al extension of the 2-d ellipse
. A generic
ellipsoid should not be restricted
to being a surface or solid of rotation
, however. The point
s (x,y,z) which satisfy x2/a2+y2/b2+z2/c2=1
are the outer surface
of a generic ellipsoid center
ed at the origin
a, b and c.
The ellipse is defined
to be a set
of points (in the (x,y) coordinate system
) each of whose distances from two fixed points sums
to a constant
. Similarly, the ellipsoid (being an ellipse in any planar section) is a set of points (x,y,z) each of whose distances from two points (no longer fixed; dependent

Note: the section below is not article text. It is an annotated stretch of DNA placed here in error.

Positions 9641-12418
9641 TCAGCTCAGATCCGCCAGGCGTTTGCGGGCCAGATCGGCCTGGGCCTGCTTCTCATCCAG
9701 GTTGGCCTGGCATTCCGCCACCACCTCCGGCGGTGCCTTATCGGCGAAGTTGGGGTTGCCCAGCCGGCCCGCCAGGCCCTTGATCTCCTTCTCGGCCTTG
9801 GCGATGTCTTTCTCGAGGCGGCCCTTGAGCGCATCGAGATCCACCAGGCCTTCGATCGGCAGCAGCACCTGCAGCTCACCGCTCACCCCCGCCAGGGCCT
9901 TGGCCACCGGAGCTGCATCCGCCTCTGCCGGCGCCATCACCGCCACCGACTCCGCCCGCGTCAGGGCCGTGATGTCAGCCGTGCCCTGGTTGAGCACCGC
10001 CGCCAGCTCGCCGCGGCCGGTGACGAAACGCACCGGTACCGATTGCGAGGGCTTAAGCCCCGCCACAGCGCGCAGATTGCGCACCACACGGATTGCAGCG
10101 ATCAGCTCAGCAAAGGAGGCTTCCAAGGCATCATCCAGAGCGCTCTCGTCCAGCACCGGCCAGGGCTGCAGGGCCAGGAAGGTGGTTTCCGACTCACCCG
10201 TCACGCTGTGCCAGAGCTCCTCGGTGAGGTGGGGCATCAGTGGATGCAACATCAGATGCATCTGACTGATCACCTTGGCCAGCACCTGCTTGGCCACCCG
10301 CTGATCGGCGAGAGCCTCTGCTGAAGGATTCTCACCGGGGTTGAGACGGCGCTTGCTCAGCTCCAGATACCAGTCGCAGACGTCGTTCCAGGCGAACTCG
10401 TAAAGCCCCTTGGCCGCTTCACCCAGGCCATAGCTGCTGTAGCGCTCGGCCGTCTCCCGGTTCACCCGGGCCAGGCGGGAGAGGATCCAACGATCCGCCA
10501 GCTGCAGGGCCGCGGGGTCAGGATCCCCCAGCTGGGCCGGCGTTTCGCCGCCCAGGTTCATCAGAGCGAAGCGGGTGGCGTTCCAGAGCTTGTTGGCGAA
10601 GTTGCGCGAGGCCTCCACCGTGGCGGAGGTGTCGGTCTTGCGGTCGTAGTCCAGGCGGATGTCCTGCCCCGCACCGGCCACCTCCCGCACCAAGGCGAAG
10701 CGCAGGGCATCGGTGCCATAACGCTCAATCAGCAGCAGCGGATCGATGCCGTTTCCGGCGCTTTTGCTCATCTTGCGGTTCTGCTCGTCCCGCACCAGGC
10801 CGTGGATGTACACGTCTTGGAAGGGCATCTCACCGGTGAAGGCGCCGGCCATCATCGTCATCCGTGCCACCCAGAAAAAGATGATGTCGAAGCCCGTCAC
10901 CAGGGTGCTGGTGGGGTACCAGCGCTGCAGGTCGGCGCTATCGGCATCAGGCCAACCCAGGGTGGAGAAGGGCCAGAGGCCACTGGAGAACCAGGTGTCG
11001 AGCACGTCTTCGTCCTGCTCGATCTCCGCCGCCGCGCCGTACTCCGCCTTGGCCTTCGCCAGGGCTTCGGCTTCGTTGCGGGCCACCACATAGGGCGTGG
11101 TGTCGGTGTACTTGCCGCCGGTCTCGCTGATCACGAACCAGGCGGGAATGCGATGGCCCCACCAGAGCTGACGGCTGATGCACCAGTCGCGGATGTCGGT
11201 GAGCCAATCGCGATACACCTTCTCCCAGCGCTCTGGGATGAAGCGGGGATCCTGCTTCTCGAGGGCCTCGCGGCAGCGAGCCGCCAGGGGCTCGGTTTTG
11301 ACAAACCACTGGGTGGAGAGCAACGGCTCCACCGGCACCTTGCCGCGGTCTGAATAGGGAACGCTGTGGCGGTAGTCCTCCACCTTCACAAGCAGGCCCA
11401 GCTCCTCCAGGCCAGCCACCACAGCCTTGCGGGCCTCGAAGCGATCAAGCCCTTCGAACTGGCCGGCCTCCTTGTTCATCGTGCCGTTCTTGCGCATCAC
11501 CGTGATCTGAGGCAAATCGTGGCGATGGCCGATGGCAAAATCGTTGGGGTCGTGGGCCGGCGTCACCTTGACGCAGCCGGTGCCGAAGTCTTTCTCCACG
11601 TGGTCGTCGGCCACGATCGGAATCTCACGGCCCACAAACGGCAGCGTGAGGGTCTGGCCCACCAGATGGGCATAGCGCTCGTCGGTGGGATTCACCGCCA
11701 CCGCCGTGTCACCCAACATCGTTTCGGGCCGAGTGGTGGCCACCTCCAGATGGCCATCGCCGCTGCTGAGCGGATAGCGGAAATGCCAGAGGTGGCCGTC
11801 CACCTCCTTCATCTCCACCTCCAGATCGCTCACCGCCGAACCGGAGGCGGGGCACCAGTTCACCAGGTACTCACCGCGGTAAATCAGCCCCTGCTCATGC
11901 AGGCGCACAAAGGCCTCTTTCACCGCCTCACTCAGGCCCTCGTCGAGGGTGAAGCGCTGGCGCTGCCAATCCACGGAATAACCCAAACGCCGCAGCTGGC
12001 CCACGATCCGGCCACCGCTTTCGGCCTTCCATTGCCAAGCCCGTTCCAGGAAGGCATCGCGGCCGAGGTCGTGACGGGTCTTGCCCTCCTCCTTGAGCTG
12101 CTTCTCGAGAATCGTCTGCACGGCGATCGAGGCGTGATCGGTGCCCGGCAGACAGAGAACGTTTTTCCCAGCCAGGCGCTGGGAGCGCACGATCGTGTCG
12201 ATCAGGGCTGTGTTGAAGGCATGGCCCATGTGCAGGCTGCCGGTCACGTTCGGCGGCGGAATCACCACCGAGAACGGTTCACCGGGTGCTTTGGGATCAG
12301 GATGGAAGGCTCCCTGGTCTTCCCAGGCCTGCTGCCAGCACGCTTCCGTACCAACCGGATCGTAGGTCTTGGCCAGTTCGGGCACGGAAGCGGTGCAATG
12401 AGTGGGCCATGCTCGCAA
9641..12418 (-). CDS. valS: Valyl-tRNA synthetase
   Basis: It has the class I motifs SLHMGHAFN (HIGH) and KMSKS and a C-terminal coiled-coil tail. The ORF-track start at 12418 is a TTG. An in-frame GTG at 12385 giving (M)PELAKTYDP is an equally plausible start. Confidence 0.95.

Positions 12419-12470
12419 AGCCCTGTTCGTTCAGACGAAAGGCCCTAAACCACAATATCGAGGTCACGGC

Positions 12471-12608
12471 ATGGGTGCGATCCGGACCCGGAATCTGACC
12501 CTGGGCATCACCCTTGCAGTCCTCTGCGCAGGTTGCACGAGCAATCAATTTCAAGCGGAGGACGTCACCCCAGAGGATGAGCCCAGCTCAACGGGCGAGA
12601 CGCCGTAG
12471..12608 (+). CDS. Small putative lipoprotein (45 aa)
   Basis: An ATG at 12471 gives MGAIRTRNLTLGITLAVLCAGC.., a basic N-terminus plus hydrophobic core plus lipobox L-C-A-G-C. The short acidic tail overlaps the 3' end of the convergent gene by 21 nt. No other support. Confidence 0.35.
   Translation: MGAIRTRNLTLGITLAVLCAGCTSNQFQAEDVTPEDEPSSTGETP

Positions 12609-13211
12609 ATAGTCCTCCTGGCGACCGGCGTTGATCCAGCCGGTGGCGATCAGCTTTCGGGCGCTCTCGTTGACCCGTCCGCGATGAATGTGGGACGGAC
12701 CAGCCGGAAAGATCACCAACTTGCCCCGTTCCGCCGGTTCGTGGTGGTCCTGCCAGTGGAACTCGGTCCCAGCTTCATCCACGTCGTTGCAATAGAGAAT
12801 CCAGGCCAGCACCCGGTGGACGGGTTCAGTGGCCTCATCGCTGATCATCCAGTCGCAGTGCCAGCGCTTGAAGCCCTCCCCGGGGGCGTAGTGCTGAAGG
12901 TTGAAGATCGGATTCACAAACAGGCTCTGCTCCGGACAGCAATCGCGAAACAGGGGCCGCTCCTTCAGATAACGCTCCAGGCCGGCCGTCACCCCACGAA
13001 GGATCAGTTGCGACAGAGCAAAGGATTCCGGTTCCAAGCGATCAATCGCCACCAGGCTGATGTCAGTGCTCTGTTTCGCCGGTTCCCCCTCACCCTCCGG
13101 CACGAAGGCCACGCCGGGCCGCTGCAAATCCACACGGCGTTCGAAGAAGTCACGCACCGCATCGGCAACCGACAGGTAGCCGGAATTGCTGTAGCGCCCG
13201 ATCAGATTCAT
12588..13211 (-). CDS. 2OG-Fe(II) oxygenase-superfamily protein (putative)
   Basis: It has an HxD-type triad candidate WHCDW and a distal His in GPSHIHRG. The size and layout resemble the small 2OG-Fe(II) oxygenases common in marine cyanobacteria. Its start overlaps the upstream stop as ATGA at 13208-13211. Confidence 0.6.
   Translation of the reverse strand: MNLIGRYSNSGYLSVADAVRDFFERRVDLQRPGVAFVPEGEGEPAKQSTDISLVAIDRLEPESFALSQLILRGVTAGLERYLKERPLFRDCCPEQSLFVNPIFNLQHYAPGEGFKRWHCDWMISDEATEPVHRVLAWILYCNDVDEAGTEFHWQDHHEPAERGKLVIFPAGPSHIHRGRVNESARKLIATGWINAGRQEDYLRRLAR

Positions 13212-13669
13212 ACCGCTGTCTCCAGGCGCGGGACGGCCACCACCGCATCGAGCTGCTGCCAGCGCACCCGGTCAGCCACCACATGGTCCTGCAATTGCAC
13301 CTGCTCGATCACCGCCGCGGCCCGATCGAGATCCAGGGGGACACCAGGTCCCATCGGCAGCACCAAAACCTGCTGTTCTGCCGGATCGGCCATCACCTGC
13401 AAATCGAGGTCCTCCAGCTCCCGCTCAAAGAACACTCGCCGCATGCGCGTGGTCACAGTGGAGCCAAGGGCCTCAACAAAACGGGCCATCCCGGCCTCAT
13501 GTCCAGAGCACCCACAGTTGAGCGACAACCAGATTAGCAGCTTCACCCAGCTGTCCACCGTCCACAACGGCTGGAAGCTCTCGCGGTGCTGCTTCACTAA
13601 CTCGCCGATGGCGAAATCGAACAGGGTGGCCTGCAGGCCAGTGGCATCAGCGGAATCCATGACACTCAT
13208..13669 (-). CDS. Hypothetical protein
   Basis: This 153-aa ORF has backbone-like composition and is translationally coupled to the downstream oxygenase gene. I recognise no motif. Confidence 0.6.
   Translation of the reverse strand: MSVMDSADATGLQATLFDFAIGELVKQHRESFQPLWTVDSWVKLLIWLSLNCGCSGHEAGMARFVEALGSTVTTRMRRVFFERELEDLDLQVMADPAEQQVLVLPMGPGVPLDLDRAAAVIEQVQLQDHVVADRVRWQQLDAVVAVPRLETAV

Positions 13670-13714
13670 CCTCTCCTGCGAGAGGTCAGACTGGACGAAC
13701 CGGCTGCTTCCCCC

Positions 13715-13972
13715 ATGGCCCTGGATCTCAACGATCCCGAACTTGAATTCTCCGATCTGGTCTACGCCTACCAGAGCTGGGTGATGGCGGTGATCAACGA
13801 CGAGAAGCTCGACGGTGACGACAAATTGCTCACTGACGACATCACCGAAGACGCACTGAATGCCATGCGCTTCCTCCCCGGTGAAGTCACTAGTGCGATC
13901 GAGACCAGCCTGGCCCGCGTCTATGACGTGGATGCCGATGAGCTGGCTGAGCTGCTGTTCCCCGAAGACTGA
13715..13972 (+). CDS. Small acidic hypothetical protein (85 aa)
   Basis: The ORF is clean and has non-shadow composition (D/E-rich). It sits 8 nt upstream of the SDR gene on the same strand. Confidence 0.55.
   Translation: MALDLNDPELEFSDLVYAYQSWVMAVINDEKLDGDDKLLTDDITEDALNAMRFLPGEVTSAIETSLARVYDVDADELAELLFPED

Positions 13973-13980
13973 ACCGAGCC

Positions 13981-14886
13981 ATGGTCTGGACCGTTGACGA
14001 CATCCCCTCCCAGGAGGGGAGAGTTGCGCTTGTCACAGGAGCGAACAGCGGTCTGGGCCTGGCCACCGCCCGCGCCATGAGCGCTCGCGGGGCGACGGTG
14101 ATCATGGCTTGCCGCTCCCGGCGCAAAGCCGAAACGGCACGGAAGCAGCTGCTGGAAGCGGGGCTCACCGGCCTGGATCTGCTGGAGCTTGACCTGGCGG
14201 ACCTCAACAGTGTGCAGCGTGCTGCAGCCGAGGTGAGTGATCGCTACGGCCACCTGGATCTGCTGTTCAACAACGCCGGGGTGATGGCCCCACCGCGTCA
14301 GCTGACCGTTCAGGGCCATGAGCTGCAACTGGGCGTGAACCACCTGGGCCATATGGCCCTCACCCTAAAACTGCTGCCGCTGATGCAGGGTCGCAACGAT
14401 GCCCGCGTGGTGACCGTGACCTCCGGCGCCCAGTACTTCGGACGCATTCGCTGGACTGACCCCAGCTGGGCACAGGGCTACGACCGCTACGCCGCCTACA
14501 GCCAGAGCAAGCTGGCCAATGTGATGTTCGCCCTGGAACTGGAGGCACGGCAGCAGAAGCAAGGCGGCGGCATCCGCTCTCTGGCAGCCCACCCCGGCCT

to a constant. The two points in any particular direction are on the edge
of an ellipse at the center of the ellipsoid. With this in mind, it can be said that "It takes two distinct
points to specify
or a sphere
; it takes three distinct points to specify an ellipse; it takes four distinct points to specify an ellipsoid."
A side note: since the circle is a specific case of the ellipse, Webster's definition could simply state "A solid, all plane sections of which are ellipses."